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Wizards Rewind: Wiz fall behind early, can't catch Celtics

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Wizards Rewind: Wiz fall behind early, can't catch Celtics

Here is a look back at the Wizards' blowout loss at Boston against the Celtics.

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Predicting the 2018-19 NBA awards and the NBA Finals: LeBron James will win MVP

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USA Today Sports

Predicting the 2018-19 NBA awards and the NBA Finals: LeBron James will win MVP

With the 2018-19 NBA season kicking off this week, it seems like a good time to put my predictions out into the universe. 

I am fortunate to be a voter for both the All-Star teams and the NBA Awards, but I can assure you of this: much of this is impossible to forecast. I decided to only include the first team selections for All-NBA, All-Defense and All-Rookie because the less I predict, the less I get wrong.

With that said, here is how I expect the major awards, plus the NBA Finals, to shake out... 

MVP: LeBron James, Lakers

Going to L.A. to play with such a bizarre supporting cast was all by design so he could win his fifth MVP award, right? Okay, maybe not. But if LeBron carries that team to even a fifth seed the trophy should be his.

Defensive player of the year: Anthony Davis, Pelicans

This always goes to a big man and Davis finished second last year. He's probably going to have a monster season overall.

All-NBA first team: G Stephen Curry, G James Harden, F LeBron James, F Giannis Antetokounmpo, C Anthony Davis

All of these guys are going to make the All-NBA team, it's just a matter of which tier. The toughest one to leave off was Joel Embiid, but you can only pick five.

Rookie of the year: Deandre Ayton, Suns

Luka Doncic has become a popular pick here, but Ayton averaged 18.2 points and 10.0 rebounds per game in the preseason. If that is any precursor whatsoever, he's going to be tough to beat.

Sixth man award: Austin Rivers, Wizards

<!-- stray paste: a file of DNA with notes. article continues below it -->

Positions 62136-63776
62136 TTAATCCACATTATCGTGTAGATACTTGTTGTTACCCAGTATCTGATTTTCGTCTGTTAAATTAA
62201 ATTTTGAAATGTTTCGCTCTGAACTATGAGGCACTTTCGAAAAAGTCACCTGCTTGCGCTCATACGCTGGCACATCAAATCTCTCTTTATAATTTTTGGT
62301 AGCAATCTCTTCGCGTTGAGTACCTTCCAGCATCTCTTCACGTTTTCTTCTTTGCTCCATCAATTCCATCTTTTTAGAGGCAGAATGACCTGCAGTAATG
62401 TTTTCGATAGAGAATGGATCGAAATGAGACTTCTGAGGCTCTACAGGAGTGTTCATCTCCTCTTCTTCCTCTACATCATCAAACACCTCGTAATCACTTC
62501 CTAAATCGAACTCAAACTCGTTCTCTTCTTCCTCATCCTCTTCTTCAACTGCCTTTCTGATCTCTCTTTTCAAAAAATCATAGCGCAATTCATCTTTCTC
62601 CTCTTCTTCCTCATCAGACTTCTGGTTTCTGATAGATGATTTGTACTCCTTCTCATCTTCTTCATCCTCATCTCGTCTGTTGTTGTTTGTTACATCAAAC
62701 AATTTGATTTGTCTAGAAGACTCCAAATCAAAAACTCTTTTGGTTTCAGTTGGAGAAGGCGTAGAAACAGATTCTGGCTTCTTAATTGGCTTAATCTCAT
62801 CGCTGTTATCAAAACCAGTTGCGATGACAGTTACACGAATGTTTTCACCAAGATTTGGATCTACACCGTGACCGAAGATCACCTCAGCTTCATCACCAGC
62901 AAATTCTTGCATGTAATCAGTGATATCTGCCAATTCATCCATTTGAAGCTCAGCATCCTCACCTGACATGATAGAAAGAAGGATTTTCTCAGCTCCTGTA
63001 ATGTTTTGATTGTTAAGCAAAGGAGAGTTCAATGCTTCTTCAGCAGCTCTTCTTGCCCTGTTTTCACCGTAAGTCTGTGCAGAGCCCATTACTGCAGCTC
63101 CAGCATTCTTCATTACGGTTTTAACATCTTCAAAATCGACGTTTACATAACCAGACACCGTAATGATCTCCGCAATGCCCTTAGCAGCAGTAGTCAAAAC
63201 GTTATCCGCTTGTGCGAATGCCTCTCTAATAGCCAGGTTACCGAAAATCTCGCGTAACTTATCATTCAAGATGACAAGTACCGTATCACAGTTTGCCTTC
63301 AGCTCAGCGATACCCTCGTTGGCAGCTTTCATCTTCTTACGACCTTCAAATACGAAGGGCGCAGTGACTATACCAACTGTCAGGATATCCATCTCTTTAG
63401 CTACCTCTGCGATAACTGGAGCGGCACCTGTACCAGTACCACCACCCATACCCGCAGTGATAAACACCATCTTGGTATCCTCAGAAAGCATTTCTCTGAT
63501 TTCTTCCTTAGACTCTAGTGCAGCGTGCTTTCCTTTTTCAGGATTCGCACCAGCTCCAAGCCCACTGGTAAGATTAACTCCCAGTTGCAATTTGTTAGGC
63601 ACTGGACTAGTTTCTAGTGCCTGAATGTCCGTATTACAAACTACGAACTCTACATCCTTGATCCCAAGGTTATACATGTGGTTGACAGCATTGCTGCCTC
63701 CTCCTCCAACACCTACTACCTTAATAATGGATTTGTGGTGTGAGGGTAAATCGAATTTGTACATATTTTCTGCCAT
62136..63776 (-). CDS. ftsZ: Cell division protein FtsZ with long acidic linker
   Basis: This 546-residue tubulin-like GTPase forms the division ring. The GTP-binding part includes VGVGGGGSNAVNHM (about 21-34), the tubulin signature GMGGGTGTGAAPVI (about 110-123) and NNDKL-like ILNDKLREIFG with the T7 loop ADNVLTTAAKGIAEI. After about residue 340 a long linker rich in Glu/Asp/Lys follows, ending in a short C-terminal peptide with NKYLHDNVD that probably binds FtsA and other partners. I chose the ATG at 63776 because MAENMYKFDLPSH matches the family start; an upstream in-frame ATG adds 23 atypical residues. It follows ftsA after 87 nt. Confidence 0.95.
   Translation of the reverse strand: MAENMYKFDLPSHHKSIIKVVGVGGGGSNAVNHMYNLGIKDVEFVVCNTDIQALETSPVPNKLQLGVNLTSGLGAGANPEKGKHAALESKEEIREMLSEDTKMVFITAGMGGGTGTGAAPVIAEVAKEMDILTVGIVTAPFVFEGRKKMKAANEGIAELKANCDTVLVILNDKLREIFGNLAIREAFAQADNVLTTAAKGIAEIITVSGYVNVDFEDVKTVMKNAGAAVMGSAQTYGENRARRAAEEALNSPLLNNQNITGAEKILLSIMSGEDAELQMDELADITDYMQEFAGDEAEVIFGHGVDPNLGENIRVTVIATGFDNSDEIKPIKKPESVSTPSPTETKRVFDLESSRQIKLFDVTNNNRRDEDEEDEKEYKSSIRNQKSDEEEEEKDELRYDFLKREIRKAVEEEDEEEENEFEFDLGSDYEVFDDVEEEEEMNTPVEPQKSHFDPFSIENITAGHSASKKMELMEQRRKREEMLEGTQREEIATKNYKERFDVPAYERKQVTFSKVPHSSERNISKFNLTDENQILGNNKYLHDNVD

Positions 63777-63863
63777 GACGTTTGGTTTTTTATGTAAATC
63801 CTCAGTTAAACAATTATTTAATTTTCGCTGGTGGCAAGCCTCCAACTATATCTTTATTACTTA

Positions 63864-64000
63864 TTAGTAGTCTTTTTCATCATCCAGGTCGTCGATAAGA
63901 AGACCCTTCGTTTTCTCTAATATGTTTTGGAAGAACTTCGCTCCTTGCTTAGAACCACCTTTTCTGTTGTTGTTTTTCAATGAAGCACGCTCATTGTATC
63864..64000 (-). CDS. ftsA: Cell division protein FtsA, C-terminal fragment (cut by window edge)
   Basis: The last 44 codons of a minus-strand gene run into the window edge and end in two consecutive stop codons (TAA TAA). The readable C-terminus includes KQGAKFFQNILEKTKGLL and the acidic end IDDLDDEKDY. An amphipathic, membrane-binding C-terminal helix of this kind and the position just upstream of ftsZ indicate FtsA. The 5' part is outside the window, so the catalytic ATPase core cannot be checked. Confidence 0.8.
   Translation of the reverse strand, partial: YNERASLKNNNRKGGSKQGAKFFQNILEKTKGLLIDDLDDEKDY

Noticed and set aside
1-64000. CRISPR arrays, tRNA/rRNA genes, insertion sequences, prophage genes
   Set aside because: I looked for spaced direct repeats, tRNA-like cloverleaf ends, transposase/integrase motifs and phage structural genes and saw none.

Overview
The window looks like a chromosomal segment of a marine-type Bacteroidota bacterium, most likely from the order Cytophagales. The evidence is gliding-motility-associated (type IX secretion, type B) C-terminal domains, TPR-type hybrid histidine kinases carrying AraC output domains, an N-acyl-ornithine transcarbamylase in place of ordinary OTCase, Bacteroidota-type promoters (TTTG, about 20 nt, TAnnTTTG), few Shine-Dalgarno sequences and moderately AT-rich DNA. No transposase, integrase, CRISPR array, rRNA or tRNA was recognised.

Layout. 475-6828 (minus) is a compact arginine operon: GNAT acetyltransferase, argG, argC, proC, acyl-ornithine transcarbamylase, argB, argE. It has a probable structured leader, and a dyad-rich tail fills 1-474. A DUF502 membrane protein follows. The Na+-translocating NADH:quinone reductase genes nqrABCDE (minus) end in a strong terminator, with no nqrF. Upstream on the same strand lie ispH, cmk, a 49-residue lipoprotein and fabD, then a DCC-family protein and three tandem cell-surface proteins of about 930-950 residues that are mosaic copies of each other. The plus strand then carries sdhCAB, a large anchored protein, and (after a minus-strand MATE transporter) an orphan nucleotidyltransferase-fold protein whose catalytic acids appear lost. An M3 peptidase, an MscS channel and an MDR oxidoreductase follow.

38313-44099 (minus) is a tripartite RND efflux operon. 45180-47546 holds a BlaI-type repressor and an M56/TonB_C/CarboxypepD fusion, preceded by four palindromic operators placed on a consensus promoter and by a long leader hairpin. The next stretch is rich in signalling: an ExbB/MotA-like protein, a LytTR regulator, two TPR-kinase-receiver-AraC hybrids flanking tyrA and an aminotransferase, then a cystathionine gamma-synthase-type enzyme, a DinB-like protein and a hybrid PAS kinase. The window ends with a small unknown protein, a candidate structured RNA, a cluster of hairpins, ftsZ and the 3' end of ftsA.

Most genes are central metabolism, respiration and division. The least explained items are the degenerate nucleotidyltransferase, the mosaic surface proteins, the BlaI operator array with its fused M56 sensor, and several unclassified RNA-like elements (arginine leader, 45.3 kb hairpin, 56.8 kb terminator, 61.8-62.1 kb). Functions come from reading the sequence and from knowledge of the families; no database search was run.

Rivers is a starting-caliber guard now back to playing off the bench. He should help John Wall and Bradley Beal a ton this year and we know he will get buckets. If he can maintain anything close to his scoring average from last season (15.1), he will be on the short-list for sure.

Most improved: Brandon Ingram, Lakers

Though L.A. has a lot of questions, Ingram seems most likely to benefit from James' ability to make those around him better. He should thrive in a secondary scoring role.

Coach of the year: Billy Donovan, Thunder

The Thunder won 48 games last season, but could improve a lot in Year 2 with Paul George. They have loads of talent and Dennis Schroder will fit nicely on their bench.

Executive of the year: Sam Presti, Thunder

You may be sensing a theme here. I see the Thunder becoming the clear-cut No. 3 team in the West and Presti will get plenty of praise for retaining George and getting something legitimate back for Carmelo Anthony.

All-rookie team: Luka Doncic (Mavs), Miles Bridges (Hornets), Marvin Bagley III (Kings), Jaren Jackson Jr. (Grizzlies), Deandre Ayton (Suns)

This is shaping up to be a really good class. Guys like Mo Bamba (great song), Kevin Knox, Shai Gilgeous-Alexander and Wendell Carter Jr. will likely be in the mix as well. 

All-defensive team: G Chris Paul, G Klay Thompson, F Draymond Green, F Anthony Davis, C Joel Embiid

Thompson should finally get his due this year. He is clearly one of the best defenders at his position, but hasn't received the proper recognition for it.

NBA Finals: Warriors over Celtics, 4-2

Picking the champion of the 2018-19 season is too easy and no one should feel good about that. Sports are better when they aren't predictable. But who will finish second is where it gets interesting. I see the Celtics being that team and winning two games in the Finals, though it won't be a close series.

 

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John Wall badly wants to win and is sick of perception he cares more about his own stats

John Wall badly wants to win and is sick of perception he cares more about his own stats

John Wall is ready to put the 2017-18 season behind him, behind him like a hapless defender staring at the back of his No. 2 jersey on a fastbreak. 

After missing 41 games due to injuries and falling in the first round of the playoffs for the first time in his career, the Wizards' All-Star point guard is taking nothing for granted. The 28-year-old believes he's about to lead the most talented team he's ever played on.